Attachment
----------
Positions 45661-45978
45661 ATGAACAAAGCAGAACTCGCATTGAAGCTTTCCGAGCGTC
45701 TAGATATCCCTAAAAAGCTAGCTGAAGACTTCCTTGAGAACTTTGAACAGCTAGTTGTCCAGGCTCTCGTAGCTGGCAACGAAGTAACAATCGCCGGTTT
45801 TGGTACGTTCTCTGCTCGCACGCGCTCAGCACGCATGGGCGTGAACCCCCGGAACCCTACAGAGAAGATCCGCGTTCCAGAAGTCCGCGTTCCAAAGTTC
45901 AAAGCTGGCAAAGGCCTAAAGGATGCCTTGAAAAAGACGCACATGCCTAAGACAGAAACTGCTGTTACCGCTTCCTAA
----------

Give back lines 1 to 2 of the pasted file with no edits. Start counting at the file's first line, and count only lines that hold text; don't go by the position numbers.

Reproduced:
Positions 45661-45978
45661 ATGAACAAAGCAGAACTCGCATTGAAGCTTTCCGAGCGTC